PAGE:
I was raised in a lower-middle-class home in eastern Iowa by very conservative parents. During the earliest years of my life I was rarely exposed to black Americans^Ňor as they were then known, Negros. My school did not have a single black student, and looking back I find that quite odd. In that whole town was there not a single family of colour??? This was in the period between 1959-1967, so maybe there simply was not. Maybe the whole town was just one big lump of vanilla ice cream!
My parents themselves were quite vocal about black people. Mom had been supervisor of a large hospital in Des Moines, Iowa and told stories about how black people were so vicious with knives in particular; they would come in for treatment badly slashed and Mom never forgot that. There was one section of my town called "the coloured district". If necessity compelled my mother to drive through it she would insist that the windows be rolled up and then she would drive through those streets like the hounds of hell were after her! My childish mind did not quite grasp the reason for all this; after all, the people on those porches and playing in those streets looked innocent enough to me.
We lived 150 miles from Chicago and every summer my parents and I would go into the city to visit the museums and zoos till one summer when I was about 12 or 13. It was then that the race riots were in full swing; my father said that he wasn't about to subject us and our vehicle to the perils of bricks being hurled through our windows. Again I was mystified. I didn't understand why people were so angry at one another.
Oddly enough even though my mother's attitude about blacks was less than cordial in general, she had a special liking for a young woman who came to the Job Corps in our main town (the town in which I went to school was a few miles away).This girl's name was the same as mine so we called her Liz Two. For several years she spent a lot of time with us in our home, and we were all sad to see her leave at the end of her course.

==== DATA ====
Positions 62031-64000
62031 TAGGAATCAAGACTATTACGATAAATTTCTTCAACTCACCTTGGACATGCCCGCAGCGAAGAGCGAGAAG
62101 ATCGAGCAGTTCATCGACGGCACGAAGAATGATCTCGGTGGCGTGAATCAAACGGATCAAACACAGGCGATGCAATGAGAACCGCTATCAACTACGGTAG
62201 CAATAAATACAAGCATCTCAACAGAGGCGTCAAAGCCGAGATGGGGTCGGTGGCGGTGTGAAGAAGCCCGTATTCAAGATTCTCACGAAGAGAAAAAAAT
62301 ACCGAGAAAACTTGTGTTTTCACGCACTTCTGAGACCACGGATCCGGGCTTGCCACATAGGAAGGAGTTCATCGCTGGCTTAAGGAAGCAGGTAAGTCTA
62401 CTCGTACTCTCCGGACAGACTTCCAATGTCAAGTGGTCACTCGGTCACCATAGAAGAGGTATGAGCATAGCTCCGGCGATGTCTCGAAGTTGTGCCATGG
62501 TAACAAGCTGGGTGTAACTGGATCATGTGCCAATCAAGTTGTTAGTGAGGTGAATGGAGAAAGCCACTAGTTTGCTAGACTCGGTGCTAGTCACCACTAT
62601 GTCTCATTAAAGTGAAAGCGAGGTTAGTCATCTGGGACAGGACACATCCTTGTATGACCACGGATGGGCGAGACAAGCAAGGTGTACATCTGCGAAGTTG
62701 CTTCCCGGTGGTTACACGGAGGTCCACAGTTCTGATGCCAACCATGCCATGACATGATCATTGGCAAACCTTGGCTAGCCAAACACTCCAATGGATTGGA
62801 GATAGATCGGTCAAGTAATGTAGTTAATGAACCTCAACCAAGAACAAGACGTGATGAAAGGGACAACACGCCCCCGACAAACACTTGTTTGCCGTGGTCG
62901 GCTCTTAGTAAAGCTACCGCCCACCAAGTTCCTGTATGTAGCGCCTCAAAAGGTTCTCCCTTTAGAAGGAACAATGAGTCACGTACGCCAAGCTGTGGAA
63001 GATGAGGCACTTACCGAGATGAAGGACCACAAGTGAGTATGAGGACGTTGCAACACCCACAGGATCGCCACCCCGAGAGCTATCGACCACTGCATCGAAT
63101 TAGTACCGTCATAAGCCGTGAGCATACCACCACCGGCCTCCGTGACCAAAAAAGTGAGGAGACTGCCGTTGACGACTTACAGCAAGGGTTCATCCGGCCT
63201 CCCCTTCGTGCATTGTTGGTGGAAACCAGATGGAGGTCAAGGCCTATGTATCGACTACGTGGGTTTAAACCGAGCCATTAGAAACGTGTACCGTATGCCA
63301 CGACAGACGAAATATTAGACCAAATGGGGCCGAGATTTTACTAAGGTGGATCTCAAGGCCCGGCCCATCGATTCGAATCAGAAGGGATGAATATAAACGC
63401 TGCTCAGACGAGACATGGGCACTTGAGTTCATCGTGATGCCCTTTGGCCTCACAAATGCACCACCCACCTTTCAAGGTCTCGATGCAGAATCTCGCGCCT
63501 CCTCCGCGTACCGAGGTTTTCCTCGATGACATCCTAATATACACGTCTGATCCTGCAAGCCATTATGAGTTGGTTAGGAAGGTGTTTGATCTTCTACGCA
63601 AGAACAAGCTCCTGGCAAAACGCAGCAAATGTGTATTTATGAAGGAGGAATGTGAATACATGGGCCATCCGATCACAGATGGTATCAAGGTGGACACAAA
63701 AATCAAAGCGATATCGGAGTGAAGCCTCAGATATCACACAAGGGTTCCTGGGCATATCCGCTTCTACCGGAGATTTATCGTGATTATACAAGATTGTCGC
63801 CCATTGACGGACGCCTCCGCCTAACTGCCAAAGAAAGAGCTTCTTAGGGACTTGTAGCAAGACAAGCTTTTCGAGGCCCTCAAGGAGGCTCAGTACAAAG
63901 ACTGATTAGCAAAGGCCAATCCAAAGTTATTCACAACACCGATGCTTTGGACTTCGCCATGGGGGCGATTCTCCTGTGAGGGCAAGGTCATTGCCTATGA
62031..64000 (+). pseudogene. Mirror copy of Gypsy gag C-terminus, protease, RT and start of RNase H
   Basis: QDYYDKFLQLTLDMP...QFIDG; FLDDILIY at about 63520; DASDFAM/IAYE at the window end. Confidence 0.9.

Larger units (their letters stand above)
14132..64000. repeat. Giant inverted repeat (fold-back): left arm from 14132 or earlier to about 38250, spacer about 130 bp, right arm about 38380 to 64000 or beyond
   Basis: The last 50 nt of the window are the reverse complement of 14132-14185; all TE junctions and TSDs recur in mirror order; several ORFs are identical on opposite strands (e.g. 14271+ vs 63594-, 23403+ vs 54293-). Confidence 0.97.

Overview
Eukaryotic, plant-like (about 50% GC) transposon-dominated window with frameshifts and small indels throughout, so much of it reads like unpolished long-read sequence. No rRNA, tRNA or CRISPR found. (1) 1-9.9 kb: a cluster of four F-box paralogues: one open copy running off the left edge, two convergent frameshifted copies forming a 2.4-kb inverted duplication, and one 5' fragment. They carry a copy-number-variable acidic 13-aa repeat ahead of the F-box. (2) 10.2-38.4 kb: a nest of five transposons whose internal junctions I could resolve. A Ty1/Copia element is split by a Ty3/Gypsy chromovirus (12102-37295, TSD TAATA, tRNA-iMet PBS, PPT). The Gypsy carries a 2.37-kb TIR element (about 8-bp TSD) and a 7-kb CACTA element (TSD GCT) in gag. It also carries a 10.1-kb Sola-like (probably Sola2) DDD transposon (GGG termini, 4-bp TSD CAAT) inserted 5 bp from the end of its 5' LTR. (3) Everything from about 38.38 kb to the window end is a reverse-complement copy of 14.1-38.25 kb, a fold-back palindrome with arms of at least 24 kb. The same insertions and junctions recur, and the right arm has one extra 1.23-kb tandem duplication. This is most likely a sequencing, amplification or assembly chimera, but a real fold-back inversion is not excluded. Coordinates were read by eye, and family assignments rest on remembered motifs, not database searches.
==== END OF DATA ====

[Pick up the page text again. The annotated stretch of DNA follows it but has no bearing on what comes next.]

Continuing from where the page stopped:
At the age of 14, a year later, I began going to some church club meetings in another town. Lo and behold, there was a black family who attended that church. Their name was Greene, which always struck me as funny. They had two boys, Danny and George, and they became my favorite people to hang out with, much to my parents' disappointment. I didn't care, as they were nice and fun to be with. Today Danny is a doctor, by the way, and I have lost track of George.
I had a good attitude about black people till I went to college for my first degree. I did have a close friend named Sally who was black, but later on we parted ways as she did not like my choice of husbands. The bad part came in as a result of associating with people who had come from Africa to go to school there. At first I had no problem with them. I even went on a date with Pat Mutinga, a lively lad who carved beautiful statuary out of wood (he was later killed in a car crash). During that date I felt very uncomfortable though, not because of Pat but because of the reactions of both the black and the white students. I had another good black friend named Ibrahim Bawa who used to sing songs by "Skeeta Davis" as he called her